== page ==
Sunday, August 19, 2007


Your missionary to Capitol Hill, Washington, DC, Rob Schenck, reporting:

This is a blog posting on how I spent my summer vacation. That’s right, vacation! Cheryl and I actually managed to break loose and take a literal sabbatical—seven whole days of rest. I even surprised myself when I kept my mobile phone off for the entire time and checked my E-mail only once! This is groundbreaking for me—the hypocritical Sabbath breaker himself! I wrote about the importance of God’s Seventh-Day rest—oddly, seven years ago—in my then newly released book on the Ten Commandments, Ten Words That Will Change A Nation. The second edition of the book will soon be released (watch for news at our website: )—and it’s taken me all this time to begin living out that fourth chapter, aptly titled Holy R&R!

OK, enough confession, and on to what Cheryl I did after we stowed away to Nassau in The Bahamas. Cashing in on all my travel points we booked into the British Colonial Hilton with its very nice and private beach and downtown location. You can walk out the front door into a mid-day traffic jam as bad as anything in Metro Washington, DC, or out the back door onto some of the whitest sand and bluest water you’ll ever see. The Bahamas are as friendly, but not nearly as clean, as I imagined them to be. One thing that clearly stood out was the absence of the acute anxiety Americans exhibit over the so-called “separation of church and state.” There aren’t many religiophobes in The Islands, mahn! Everything is “Gaud bless you,” “Have a blessed day,” “Praise Gaud,” and “Tanks Gaud!” Such unapologetic public acknowledgments of God were refreshing.

We punctuated our days of sunning, swimming, touring and boating with two important worship experiences: Sunday morning at the Zion Baptist Church in the pink building on Shirley Street and a Wednesday noon mass at the historic Anglican Cathedral. Zion Baptist is the largest church on New Providence Island. The congregation has a rich history of ministry to the black population, beginning as a mission in 1837 to newly freed slaves. From where Cheryl and I sat in the nineteenth-century sanctuary, we were the only white faces in the crowd. It’s a healthy exercise to turn that feeling around once in a while.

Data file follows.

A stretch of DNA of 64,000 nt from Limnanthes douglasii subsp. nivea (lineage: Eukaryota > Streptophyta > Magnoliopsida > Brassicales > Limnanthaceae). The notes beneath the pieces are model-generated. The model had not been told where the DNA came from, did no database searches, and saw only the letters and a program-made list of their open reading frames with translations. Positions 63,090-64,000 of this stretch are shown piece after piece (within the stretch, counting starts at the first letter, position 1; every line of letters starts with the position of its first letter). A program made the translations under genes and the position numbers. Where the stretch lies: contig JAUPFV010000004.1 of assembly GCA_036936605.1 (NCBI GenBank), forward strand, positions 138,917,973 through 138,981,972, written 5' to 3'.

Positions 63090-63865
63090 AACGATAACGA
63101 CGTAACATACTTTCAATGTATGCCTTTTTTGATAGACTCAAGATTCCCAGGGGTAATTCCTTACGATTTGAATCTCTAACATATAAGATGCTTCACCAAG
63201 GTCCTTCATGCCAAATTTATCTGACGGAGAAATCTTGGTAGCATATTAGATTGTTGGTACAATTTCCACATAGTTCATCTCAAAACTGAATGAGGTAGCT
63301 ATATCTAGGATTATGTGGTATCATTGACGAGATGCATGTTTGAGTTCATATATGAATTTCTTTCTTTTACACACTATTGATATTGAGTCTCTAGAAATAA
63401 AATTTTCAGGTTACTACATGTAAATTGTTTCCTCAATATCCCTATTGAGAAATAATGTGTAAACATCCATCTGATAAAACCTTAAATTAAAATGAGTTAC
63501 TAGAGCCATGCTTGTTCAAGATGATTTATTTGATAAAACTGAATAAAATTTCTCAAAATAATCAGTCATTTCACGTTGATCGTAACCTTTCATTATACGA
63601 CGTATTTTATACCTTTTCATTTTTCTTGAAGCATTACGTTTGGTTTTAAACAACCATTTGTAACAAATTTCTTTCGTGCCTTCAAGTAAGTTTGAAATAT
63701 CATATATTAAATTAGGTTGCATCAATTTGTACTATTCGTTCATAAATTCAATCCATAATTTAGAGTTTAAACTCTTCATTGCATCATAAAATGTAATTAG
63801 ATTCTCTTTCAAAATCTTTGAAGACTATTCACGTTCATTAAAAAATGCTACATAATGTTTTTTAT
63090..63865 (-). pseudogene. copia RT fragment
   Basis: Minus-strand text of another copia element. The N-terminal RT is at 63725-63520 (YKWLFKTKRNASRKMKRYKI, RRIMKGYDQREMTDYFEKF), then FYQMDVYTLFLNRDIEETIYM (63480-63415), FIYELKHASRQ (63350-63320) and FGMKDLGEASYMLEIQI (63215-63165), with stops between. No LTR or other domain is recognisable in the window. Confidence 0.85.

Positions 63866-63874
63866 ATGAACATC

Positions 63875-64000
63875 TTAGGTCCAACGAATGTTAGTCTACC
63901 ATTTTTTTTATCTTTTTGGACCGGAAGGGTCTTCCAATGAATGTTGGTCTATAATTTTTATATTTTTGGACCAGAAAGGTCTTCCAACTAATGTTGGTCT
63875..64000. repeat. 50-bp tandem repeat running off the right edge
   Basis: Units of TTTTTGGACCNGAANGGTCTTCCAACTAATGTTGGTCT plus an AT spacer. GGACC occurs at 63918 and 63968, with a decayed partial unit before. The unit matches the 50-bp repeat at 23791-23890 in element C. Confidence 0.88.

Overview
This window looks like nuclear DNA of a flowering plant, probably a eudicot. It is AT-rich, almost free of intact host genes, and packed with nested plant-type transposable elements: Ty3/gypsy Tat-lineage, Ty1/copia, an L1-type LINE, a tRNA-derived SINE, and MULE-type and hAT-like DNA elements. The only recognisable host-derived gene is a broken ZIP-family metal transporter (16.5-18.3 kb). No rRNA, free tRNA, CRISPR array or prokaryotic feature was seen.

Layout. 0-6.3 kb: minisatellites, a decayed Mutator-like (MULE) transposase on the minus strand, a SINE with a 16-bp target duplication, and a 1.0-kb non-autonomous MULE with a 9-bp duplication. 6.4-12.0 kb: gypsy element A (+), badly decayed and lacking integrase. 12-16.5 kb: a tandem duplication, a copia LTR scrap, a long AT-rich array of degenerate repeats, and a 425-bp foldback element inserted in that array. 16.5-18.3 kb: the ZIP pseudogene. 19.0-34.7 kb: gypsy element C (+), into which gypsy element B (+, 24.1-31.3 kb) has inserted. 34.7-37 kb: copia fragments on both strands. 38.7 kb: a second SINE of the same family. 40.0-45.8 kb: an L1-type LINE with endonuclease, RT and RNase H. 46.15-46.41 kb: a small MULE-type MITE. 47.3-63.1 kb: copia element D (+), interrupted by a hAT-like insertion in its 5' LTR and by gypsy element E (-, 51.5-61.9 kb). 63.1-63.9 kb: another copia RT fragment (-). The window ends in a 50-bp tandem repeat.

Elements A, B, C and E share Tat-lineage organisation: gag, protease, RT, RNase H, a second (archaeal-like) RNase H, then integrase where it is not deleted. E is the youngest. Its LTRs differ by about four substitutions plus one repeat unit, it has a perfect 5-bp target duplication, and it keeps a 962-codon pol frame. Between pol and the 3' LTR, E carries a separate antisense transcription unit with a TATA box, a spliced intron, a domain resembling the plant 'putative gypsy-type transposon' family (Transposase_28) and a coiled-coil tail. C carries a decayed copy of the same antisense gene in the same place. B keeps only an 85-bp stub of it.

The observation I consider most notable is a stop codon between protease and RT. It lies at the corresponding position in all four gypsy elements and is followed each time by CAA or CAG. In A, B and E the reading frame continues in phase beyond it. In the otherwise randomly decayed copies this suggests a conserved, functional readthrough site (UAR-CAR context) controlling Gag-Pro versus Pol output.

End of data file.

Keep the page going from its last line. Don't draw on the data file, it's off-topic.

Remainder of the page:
We actually happened upon the Wednesday mass, originally intending to simply tour Christ Church Cathedral, established in 1670. The present building on George Street dates to 1841. It’s every bit the classic stone Gothic Revival structure I saw so much of in England while on preaching tours years ago. Sculpted memorial plaques also decorated the sanctuary, as they do in the Motherland. When I asked the church secretary if there would be a service of Holy Communion we could attend, she said pleasantly but laconically, “It’s at 12:30 if we can get a priest; in the chapel.” I thanked her and Cheryl and I sauntered into the quaint chapel. There were only two others in the pews and we waited about 15 minutes until the priest entered, ringing a chime made of nine bells. (By then one more soul had joined us.) The priest was the Very Reverend Patrick L. Adderly and he led a very warm, Evangelical-friendly service, including some old-time favorite Gospel tunes like “Love Lifted Me” and charismatic choruses popular in the 1970’s like “Spirit of the Living God.” The miniscule fellowship, congenial hospitality, inspiring homily and my opportunity to recite the litany of prayers made for a delightfully surprising afternoon.

We returned late Friday just ahead of Hurricane Dean that was never expected to hit our island. As of this writing the storm is quite a bit south of the Bahamas, heading for Jamaica. May the Lord spare those in its path.

Now I turn my attention back home to the work of Faith and Action and to the team that kept everything moving while I was gone. We’ve got a great group of gifted people here with unique talents, God-given abilities and a real commitment to this mission. I’m grateful to the Lord for each one. They--and you--are the reason I could relax as I did.

Foremost on the agenda is our upcoming 25th Anniversary Gala at the Renaissance Hotel, November 17. Hard to believe we got underway a quarter-century ago. We moved to Capitol Hill in 1994 and launched our present work with a rally in the Renaissance’s ballroom. A lot has happened during all these years, and it’s in answer to your prayers and as a result of your generosity and encouragement. Be sure to be here to celebrate with us all that God has done and will do! Get your tickets now online—and, please, consider being a sponsor of this memorable event!

And watch the postings at this blog—there’ll soon be more surprises to write about . . .

Grateful to be back in the saddle,

Rev. Rob Schenck

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